The art of Tufted Ducking.

I learned an important lesson in December of 2012.  It was my third winter of chasing reports of a Tufted Duck hiding in the massive scaup flocks that linger in the Columbia River.  I chased and dipped, chased and dipped, froze my fingers and melted my brain trying to sort scaup.  Then one day I was walking the dogs at Broughton Beach and boom, the Tufted Duck was the closest bird to shore.  That's when I understood, you do not chase the Tufted Duck.  It chases you.

A Tufted Duck is cool, and so you must also be cool.  When one was reported by a local birder last week in my 5MR I knew exactly what to do:  be cool, don't chase, act nonchalant.  Finally yesterday I felt the urge to bird Marine Park which is connected to the park where the duck was seen.  I left my scope at home because I was not going to chase that duck.

When it's 23˚ outside you might think that sturgeon did not smell as much.  No.  It smelled a lot.

I walked west along the beach to the boat ramp where a couple of docks protrude into the river quite a bit and a bunch of scaup were swimming about.  They were less afraid of me than usual it seemed.

Most of the close scaup were Greaters, which is nice because they are generally less common. 

In some shrubs next to the dock a Yellow-rumped Warbler was having no trouble finding chilly insects to snack on.

I walked back along the beach ignoring the thousands of scaup out on the river that would require a scope to view properly, past the stinky sturgeon, and headed to the bike path.  An American Kestrel was perched at the top of a tree by the main fields of the park, a new bird for me there.

I followed the bike path through the woods to where it pops back out at the river by the condo complex.  A flock of scaup were very close to shore.  I smiled.  The Tufted Duck would be in this flock or I had not learned anything at all.

And there it was.

That's about when I started laughing to myself, semi-maniacally, because really this should not have been true at all.  Everyone else's views of this bird were distant, through a scope, or in bad light.  This bird was close to shore in fantastic February sunshine, completely unfazed by me creeping on it. At one point it even swam closer.

TUDU foot plus Lesser Scaup

 Eventually I pulled myself away from this ridiculousness and walked to the little jetty.  Two Bald Eagles showed up and sent everything scattering in starling-like swarms.  The birds settled but I did not try to find the Tufted again.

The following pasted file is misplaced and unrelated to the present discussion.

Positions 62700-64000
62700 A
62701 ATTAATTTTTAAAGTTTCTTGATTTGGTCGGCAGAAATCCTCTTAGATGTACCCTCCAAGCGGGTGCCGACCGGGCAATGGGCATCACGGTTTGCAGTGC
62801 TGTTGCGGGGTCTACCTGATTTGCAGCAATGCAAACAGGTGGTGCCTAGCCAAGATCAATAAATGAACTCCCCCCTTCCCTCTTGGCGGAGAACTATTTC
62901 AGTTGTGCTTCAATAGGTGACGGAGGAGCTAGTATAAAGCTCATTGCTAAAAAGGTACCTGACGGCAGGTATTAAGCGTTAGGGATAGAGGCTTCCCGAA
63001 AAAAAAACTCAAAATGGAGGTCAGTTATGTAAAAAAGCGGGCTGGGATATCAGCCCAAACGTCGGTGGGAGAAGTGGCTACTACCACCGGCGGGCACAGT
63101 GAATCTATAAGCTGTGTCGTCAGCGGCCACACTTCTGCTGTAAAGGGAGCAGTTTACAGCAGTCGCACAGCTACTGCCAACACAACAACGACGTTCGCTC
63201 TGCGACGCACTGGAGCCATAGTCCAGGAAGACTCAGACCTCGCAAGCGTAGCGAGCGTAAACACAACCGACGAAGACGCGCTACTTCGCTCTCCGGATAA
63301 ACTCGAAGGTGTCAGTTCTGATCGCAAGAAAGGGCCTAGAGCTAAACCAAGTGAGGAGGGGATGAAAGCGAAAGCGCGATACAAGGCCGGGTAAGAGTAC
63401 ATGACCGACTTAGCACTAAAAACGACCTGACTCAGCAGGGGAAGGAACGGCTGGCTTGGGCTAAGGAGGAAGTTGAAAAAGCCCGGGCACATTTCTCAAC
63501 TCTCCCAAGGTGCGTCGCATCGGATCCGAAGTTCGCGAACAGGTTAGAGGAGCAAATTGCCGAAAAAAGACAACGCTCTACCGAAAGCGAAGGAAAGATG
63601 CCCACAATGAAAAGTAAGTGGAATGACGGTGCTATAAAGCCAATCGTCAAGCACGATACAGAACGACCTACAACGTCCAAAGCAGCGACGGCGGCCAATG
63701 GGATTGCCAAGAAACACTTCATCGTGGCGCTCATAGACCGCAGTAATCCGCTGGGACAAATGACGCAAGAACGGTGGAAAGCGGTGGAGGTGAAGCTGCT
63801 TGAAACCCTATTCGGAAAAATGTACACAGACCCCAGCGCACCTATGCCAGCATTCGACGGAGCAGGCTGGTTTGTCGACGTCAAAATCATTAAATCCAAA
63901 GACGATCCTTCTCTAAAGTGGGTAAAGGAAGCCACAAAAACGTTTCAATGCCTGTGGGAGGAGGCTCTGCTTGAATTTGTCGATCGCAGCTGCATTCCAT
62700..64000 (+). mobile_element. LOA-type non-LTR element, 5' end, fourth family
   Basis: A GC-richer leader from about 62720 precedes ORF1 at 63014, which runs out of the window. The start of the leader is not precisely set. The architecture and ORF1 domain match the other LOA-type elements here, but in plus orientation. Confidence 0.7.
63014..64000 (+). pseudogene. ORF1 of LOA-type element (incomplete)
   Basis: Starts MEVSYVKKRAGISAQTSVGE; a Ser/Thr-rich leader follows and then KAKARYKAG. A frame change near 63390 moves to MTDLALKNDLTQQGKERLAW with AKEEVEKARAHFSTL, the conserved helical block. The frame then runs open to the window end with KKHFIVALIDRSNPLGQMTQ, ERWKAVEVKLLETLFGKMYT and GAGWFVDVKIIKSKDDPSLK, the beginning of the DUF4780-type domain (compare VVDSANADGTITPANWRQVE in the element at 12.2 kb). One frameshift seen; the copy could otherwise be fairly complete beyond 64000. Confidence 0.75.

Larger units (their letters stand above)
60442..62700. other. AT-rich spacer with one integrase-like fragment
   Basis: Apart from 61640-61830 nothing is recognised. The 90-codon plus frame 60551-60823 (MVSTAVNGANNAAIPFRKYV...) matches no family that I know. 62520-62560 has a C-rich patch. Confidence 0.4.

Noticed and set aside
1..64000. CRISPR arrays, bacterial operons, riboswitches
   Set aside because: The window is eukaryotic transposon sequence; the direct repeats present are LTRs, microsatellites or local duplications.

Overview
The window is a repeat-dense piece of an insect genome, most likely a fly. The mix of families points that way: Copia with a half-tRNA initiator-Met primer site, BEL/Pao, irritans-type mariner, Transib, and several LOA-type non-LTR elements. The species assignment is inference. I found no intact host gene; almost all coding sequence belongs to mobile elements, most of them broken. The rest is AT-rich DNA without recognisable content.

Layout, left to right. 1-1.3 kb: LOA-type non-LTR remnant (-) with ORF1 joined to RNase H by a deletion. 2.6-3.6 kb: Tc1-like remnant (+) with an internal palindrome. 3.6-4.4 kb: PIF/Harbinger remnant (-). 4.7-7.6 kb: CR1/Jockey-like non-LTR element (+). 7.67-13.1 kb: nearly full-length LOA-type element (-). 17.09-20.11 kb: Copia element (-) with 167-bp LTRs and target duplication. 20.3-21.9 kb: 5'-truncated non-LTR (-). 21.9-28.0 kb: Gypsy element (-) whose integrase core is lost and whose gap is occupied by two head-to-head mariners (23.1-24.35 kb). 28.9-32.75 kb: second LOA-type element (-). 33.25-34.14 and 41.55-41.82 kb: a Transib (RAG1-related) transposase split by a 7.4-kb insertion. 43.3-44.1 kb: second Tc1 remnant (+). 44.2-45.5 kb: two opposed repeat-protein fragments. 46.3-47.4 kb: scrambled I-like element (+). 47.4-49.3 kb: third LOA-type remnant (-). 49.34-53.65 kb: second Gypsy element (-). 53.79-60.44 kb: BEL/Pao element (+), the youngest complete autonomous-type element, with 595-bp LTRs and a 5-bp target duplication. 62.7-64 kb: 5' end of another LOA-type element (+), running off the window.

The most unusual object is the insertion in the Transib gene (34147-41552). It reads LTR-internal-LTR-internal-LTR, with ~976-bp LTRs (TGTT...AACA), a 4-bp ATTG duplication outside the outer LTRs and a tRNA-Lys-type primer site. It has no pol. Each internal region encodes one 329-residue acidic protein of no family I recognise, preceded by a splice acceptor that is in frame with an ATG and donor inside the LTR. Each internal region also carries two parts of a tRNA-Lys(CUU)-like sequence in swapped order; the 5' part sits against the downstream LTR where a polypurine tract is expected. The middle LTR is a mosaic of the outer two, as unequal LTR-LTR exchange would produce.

I walked back along the bike path and heard a White-breasted Nuthatch calling.  They are almost always calling at this spot but this time one was low and allowed me to take some photos.

I made it back to my car where I found a Red-breasted Sapsucker pecking at a pine tree directly in front of me.  A pleasant way to end my outing.

This whole experience represents much of what I have enjoyed about 5MR birding.  Instead of chasing birds I am just birding places I want to bird, staying close to home and finding really cool stuff.  With that in mind let me throw out a few more fun finds from my 5MR since my last blog.

One morning I went to bird my patch, Meadowbrook Marsh, and saw movement up in the tree next to where I parked.

 Racooon sex!

Totally unexpected and interesting and weird. 

This week when it snowed Jacob and I headed to Columbia Springs Fish Hatchery, hoping for some birds in the snow.  Not a ton of photo ops but we did see a cool trail of tracks which I shared on Instagram.  It thought maybe river otter, but one guy that does a lot of camera trapping believes it to be a beaver trail with a tail drag.

Last week I visited the hotspot I cleverly named "Burnt Bridge Creek between NE 137th Ave and NE 162nd Ave."  It's a large area that includes fields, marshes, Wal-Mart, and some woods that creeps me out too much to enter.  I noticed a couple birds fly into the oak trees, one of which looked larger and interesting.  I finally picked it out from behind a million branches and found it was a Western Meadowlark!

This was very surprising to me though the habitat seems just fine for a meadowlark.  My plan that day was to finally walk all the way around this area to NE 162nd where some more fields and a dairy farm seemed promising.  I learned 162nd is very busy and noisy, but the field on the east side of it had two or three more meadowlarks!  Yay! 

On Saturday Jacob and I left our 5MR in search of some scenery and wildlife in the Gifford Pinchot National Forest.  We wanted to visit an area we had been a couple times last summer but got derailed by snow, so we just drove around random forest roads.  At one point Jacob slammed on the brakes.  He had seen a grouse so we slowly backed up and found not only the female grouse he had seen, but a stunning displaying male Ruffed Grouse!

Cooler than a Tufted Duck?  Yeah, I think so. 

It's been a good week of birding!  Good times!!!!